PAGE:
Major Overview

Forests are an essential natural resource. They provide us with the timber to create different products, are habitats for many animals, and produce necessary nutrients and oxygen for our ecosystem. It is the job of Forest Engineers to ensure this important resource remains intact while designing and managing projects such as forest management, logging operations, and building roads or structures.

Forest Engineering students take classes to learn how to create equipment that will help with timber production, surveying, and other forestry related activities. These classes cover topics such as civil engineering, engineering design, physics, surveying, and calculus. In order to understand the impact these projects have on forests, students also take additional classes in forestry, ecology, and environmental science.

Required Skills

As with other engineering majors, students should have a strong background in math and science. Forest Engineering is rooted in civil and mechanical engineering making analytical and critical thinking skills necessary, as well a proficiency in computer-aided design. Students will learn how to handle multiple projects and lead a team of fellow professionals. Strong communication and interpersonal skills with help you work effectively with others as well as communicate with the general public about project plans and their expected impact.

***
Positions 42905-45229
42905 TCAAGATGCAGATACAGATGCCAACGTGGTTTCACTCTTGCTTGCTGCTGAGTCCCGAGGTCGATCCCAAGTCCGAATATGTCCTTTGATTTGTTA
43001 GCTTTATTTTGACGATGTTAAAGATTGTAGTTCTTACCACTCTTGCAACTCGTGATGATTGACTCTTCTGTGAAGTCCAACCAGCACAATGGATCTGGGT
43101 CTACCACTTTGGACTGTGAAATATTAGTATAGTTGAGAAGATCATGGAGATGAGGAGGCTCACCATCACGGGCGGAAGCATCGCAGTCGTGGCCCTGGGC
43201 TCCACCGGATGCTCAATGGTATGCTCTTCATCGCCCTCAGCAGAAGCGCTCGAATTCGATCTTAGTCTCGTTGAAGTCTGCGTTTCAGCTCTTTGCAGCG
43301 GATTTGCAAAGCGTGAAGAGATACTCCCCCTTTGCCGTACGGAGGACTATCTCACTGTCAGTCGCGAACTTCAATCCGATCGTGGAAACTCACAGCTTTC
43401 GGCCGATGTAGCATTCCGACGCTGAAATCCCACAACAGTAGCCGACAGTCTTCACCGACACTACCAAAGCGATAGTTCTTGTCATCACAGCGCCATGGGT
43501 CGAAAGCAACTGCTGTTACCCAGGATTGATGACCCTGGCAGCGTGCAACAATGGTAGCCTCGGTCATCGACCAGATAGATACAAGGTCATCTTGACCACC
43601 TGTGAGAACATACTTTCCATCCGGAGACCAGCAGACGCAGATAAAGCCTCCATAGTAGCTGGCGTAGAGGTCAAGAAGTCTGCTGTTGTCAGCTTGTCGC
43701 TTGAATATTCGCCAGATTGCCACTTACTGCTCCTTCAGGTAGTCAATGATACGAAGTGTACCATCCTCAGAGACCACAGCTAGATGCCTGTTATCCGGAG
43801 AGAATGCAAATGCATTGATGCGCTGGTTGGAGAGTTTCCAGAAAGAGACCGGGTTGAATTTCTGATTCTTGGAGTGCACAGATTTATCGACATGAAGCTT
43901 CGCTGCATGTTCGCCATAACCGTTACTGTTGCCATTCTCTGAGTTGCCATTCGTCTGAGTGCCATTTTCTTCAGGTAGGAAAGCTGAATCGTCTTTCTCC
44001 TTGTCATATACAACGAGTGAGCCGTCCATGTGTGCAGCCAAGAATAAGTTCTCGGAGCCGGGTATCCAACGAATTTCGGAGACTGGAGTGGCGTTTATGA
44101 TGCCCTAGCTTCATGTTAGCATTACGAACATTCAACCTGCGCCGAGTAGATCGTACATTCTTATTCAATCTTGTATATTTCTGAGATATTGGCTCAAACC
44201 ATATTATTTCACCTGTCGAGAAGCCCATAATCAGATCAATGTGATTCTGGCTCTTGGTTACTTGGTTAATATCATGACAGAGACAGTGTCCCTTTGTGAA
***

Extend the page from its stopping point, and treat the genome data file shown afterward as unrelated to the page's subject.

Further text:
Forest Engineering graduates can expect to work full time, often in an office setting. However, frequent visits to project locations will be important when surveying the ground to plan and to ensure the project is moving along on schedule.

When looking for new hires, employers place an emphasis on previous experience, making internships, summer jobs, or participation in cooperative engineering programs beneficial to students. While this career is based in engineering, work with places such as the U.S. National Park Service will also provide you with valuable experience and knowledge in forestry.

Careers

Many Forest Engineering graduates find jobs with organizations such as the U.S. Forestry Service, Bureau of Land Management, and Department of Environmental Conservation. However, others have gone to work for companies that specialize in housing developments, road and highway construction, or logging. This degree provides students with the skills to go into any engineering occupation that deals with forestry.

With the increasing desire to preserve natural resources, Forest Engineering graduates are in demand. Students should not have a difficult time finding a job after graduation.

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Example Careers

Here is a small sample of the careers that a degree in Forest Engineering might open up.

Architectural and Engineering Managers
Engineering Teachers, Postsecondary
Engineers, All Other
Salary data is estimated by College Factual using 2013 data provided by PayScale.
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